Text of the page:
Stefano Sacanna Receives an NSF CAREER Award

Stefano.jpgNYU Chemistry Professor Stefano Sacanna has received a 2017 NSF CAREER Award.  The Faculty Early Career Development (CAREER) Program is a "Foundation-wide activity that offers the National Science Foundation's most prestigious awards in support of junior faculty who exemplify the role of teacher-scholars through outstanding research, excellent education and the integration of education and research within the context of the mission of their organizations."  This prestigious award will provide 5 years of support for the Sacanna Group's work on self-assembling colloidal materials.  Congratulations to Stefano and his group!

Creating an underlying microstructure can enable bulk materials to interact with energy in unique and unconventional ways. The result are emerging new properties that do not normally exist in nature. The practical realization of such materials, however, is not straightforward, as it requires creating microscopic features that are regularly spaced throughout a three-dimensional object. While this is not achievable via a classic top-down approach, colloidal self-assembly offers a conceptually simple route to impart such microscopic order in a bottom-up fashion. The principal investigator seeks to discover novel methodologies to manipulate and rationally assemble microscopic building blocks into complex micro-architectures and ultimately into functional new materials. Inexpensive polymers and simple electrostatic charges are used to mediate the binding interactions between the building blocks, thus effectively imparting assembly information. The results are complex "soups" of colloidal building blocks from which new materials are expected to self-assemble and emerge. The inherent interdisciplinary character of the project, which naturally bridges between chemistry, physics, and material science, offers a broad range of teaching opportunities from high school to graduate students. Educational and broader outreach goals include the development of a publicly available "colloidal library" - a Web Portal that connects students with research experts from various fields of science and industry.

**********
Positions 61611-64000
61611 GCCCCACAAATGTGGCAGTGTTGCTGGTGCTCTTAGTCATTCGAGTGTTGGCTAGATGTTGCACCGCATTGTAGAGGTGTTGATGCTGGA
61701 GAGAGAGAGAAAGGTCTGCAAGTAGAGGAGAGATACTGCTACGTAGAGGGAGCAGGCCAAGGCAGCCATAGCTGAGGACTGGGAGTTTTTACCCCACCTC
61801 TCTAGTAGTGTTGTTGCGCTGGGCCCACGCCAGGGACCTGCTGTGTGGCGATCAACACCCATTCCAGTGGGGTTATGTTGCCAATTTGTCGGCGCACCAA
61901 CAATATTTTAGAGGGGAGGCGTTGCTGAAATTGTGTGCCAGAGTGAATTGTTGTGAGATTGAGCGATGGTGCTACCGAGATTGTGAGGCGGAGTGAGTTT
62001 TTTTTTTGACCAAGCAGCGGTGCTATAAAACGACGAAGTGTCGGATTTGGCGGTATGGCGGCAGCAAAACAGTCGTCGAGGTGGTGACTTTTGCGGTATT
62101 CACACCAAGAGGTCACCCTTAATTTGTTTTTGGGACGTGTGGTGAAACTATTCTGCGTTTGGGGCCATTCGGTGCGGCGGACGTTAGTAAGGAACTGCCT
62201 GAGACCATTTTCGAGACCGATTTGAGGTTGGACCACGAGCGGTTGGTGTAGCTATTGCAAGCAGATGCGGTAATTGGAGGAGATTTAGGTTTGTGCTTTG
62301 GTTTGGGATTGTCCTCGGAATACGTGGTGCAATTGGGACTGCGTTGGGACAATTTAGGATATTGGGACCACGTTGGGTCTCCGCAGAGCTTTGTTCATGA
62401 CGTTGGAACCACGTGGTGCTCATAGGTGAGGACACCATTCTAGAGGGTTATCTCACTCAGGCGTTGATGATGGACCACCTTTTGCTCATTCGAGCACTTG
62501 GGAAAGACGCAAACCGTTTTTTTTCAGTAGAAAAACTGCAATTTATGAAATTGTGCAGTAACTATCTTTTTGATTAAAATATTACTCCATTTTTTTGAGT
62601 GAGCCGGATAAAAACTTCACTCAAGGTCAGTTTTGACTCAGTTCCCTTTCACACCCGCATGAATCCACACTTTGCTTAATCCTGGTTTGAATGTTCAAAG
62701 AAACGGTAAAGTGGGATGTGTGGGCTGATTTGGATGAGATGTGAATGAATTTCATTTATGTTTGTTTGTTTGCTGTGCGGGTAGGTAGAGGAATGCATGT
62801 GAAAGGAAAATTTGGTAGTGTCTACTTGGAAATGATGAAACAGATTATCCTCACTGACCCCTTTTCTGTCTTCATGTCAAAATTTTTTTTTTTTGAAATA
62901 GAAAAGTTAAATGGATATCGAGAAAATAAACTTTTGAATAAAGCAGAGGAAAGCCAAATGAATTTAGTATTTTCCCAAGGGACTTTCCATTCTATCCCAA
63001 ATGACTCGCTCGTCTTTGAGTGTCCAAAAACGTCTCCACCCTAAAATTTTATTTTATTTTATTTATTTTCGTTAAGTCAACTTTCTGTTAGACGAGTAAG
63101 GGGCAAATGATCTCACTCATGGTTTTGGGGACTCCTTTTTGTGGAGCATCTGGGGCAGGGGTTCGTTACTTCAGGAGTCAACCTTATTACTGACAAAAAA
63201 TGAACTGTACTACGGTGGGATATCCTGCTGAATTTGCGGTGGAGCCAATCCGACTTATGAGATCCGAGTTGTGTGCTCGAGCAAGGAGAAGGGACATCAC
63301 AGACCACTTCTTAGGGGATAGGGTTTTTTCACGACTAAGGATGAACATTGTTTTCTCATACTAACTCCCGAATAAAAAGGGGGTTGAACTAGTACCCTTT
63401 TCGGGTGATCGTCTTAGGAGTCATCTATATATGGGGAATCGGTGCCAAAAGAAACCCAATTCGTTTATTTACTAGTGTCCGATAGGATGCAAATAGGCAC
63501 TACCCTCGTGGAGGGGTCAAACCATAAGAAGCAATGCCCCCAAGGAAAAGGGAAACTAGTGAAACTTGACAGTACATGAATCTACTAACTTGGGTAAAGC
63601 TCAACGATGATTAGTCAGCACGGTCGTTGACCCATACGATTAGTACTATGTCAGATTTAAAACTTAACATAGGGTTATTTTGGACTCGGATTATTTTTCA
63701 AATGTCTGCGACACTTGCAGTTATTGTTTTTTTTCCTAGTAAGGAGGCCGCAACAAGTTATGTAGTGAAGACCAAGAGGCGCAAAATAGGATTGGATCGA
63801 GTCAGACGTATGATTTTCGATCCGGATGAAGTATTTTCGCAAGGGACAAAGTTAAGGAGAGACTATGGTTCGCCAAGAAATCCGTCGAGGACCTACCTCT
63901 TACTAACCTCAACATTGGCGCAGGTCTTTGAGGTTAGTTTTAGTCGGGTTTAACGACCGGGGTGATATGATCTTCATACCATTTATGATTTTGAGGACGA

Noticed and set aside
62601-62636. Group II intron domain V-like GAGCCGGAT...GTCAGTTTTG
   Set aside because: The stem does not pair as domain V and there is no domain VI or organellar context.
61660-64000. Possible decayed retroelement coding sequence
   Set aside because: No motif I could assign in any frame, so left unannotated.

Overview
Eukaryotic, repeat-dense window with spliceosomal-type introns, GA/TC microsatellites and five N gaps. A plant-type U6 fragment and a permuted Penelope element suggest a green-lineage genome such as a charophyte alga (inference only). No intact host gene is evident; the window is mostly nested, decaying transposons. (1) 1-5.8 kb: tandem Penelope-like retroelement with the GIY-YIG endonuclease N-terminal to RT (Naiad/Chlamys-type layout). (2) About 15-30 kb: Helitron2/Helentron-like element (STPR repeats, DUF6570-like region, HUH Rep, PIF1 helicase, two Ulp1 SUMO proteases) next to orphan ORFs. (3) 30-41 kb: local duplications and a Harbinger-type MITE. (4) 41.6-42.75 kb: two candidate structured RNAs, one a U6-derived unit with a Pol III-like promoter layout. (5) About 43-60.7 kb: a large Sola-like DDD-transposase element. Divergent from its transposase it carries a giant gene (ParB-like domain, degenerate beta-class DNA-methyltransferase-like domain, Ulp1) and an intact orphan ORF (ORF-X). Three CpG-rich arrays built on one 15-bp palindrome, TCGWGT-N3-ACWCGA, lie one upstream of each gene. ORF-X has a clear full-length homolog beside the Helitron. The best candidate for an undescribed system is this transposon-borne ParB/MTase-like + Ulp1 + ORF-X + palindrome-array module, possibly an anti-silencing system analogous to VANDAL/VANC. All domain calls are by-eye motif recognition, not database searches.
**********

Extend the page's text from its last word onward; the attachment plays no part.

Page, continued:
Updated on 01/12/2017